Kidnappings. Mass shootings. 9/11. NotPetya. The first three might not seem to have much in common with the fourth, but NotPetya was a “real crisis” that should have gotten much more attention and led to greater action, according to Shawn Henry, president and CSO of Crowdstrike Services.
Speaking to attendees of Advisen’s Cyber Risk Insights Conference in New York, Henry said that he was asked if he was “going to scare people” during his talk.
“If the truth scares people, so be it,” he said. Henry, formerly the executive assistant director of the FBI, said that he never expected his career in the private sector to include “real crises” like those he had encountered in the public sector, but NotPetya was a serious event, a “game-changer” that highlighted a risk that organizations and individuals don’t appear to be taking seriously.
“When do people start to take all this seriously? When they can’t charge their iPhone for three days,” said Henry. “If NotPetya doesn’t get people’s attention, I don’t know what will.”
Huge global organizations were brought to a halt during the June 27, 2017, malware attack that has since been attributed to Russia. In the Ukraine, Henry said, more than 10% of the computers were wiped out, with no access to the data and the loss of functionality of devices in their environment. Thousands of computers were destroyed, connected doors wouldn’t open because keycards no longer worked. The affected organizations weren’t all targets of the attack but were heavily impacted regardless.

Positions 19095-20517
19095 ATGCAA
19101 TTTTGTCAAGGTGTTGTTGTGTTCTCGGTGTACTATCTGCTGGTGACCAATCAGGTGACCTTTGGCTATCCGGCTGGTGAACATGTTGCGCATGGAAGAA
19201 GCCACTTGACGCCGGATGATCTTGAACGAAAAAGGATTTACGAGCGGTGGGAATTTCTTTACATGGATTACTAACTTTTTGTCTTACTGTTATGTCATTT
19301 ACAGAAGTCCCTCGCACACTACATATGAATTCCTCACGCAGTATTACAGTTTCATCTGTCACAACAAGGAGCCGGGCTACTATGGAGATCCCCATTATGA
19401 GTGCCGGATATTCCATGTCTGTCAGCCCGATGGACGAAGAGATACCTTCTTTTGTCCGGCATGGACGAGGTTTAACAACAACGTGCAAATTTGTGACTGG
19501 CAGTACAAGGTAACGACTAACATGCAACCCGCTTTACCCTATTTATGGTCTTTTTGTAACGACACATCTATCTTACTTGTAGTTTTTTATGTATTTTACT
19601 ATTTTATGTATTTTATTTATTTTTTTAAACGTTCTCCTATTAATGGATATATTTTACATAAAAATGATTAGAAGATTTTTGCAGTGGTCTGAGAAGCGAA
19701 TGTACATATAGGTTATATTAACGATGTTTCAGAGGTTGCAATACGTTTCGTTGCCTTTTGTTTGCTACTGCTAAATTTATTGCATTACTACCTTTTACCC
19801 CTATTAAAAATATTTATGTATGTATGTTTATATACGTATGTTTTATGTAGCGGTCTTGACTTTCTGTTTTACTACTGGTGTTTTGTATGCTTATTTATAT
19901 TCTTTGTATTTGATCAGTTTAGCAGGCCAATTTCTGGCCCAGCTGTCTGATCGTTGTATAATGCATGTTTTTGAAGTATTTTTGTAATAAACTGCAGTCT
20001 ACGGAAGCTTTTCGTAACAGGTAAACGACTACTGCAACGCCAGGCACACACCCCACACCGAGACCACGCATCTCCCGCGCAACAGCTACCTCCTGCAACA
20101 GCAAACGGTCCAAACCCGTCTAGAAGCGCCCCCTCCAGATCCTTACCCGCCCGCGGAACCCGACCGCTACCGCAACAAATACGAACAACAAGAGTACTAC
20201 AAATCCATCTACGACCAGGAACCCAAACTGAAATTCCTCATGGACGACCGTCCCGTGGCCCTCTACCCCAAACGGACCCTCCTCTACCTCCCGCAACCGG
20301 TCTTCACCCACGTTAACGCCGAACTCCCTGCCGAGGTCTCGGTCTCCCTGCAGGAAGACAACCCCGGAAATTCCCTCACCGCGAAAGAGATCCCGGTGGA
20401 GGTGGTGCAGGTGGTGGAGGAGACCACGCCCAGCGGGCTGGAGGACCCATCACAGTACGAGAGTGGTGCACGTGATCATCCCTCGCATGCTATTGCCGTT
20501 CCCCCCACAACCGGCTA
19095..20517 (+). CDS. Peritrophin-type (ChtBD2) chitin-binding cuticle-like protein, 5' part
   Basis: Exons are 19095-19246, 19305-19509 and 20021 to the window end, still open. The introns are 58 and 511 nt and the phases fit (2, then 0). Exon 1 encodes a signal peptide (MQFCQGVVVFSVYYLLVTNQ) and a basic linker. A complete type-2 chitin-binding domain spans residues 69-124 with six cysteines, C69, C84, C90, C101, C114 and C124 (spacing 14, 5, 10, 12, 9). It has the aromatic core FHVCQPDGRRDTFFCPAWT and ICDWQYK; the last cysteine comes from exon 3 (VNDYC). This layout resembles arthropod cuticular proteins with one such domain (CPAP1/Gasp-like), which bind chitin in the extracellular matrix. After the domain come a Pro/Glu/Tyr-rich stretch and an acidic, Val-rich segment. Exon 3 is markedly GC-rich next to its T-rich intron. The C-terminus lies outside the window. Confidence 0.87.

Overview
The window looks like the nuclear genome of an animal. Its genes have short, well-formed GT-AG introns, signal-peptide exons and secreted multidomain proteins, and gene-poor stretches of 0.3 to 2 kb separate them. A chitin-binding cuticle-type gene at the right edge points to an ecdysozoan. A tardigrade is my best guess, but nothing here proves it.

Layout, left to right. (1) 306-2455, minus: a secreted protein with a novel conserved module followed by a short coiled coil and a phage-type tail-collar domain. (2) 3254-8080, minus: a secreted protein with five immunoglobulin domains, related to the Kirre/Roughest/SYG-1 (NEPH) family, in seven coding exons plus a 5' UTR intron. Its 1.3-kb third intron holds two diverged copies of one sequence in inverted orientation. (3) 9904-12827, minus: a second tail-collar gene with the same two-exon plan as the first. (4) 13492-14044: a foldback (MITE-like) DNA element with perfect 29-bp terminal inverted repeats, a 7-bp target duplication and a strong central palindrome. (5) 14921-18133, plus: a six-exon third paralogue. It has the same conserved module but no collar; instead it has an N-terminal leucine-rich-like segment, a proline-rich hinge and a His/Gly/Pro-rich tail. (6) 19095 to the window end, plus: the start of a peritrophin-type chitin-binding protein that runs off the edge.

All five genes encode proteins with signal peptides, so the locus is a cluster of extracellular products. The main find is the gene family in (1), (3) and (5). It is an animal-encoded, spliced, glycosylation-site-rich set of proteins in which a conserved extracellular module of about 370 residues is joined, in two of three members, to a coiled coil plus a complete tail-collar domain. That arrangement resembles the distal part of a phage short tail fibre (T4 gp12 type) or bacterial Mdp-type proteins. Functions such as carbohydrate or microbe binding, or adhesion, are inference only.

“And that attack moved throughout the world,” he said. “We saw the physical impact of an electronic attack. They ceased to exist in separate worlds and intersected.”
He added, “The inability to operate, the digital equivalent of a bomb going off in a headquarters, was a real crisis.”
While not intending to be “dramatic,” Henry explained that seeing a major event requiring a crisis response in the private sector, like those he had worked on with the government “got his attention.”
To the insurance-oriented audience, he commented, “Your world is risk” and reminded attendees that many of the concepts, principles, and theories used in the physical world to manage risk can still apply in the digital world.
“The thing that bothers me is the lack of urgency,” said Henry. He advised the audience to assert leadership on cyber risk to raise awareness that without understanding and addressing the key problems, “this is something that could really hurt us long-term.”
“Our lack of engagement here doesn’t just impact our customers and our companies. It impacts future generations,” he said, calling upon the audience to “demonstrate leadership, step up, and question people.”
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